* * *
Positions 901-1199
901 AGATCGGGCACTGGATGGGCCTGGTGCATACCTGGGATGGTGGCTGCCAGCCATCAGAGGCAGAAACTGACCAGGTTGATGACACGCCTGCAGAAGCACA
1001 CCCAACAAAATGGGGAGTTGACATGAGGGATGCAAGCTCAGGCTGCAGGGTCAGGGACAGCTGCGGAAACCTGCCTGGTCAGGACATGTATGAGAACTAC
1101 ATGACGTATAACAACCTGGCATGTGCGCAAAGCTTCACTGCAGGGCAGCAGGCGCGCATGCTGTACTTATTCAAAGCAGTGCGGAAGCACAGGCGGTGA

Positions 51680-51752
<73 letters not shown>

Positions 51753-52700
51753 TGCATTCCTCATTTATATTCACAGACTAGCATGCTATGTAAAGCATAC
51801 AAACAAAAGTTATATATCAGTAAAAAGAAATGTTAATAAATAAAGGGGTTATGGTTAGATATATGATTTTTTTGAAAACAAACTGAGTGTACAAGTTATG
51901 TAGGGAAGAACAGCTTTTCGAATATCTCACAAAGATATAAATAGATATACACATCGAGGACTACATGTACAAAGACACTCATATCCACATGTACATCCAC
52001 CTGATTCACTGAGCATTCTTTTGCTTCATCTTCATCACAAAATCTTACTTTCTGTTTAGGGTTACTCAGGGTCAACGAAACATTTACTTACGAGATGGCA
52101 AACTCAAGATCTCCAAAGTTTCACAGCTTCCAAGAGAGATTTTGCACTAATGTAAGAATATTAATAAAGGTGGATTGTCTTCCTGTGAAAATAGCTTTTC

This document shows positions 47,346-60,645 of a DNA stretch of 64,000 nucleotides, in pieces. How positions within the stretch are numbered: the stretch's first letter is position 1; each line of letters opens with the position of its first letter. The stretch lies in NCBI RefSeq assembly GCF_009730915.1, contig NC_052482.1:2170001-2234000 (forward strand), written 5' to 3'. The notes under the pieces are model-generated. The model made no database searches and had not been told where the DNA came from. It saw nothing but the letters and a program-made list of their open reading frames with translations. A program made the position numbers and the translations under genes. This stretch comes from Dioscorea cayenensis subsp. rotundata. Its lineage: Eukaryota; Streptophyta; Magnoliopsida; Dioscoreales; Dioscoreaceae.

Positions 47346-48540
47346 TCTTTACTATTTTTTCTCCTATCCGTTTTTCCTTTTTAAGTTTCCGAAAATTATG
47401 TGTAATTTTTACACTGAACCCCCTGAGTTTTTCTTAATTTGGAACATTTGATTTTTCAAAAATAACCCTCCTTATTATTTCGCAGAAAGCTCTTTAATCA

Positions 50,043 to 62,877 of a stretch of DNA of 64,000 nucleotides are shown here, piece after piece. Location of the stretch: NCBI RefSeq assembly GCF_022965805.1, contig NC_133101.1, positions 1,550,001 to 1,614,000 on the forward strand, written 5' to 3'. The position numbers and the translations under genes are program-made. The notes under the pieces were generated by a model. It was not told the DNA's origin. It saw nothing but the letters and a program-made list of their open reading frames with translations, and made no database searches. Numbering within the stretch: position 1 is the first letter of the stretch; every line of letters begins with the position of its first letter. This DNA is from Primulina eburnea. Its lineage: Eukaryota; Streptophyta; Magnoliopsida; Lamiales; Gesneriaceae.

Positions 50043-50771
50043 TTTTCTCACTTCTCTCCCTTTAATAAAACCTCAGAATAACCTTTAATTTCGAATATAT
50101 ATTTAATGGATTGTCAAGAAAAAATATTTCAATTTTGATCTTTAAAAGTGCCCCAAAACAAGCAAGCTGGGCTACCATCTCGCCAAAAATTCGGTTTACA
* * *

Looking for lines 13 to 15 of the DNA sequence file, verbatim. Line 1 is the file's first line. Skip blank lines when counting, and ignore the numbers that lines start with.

This document shows positions 47,346-60,645 of a DNA stretch of 64,000 nucleotides, in pieces. How positions within the stretch are numbered: the stretch's first letter is position 1; each line of letters opens with the position of its first letter. The stretch lies in NCBI RefSeq assembly GCF_009730915.1, contig NC_052482.1:2170001-2234000 (forward strand), written 5' to 3'. The notes under the pieces are model-generated. The model made no database searches and had not been told where the DNA came from. It saw nothing but the letters and a program-made list of their open reading frames with translations. A program made the position numbers and the translations under genes. This stretch comes from Dioscorea cayenensis subsp. rotundata. Its lineage: Eukaryota; Streptophyta; Magnoliopsida; Dioscoreales; Dioscoreaceae.

Positions 47346-48540
47346 TCTTTACTATTTTTTCTCCTATCCGTTTTTCCTTTTTAAGTTTCCGAAAATTATG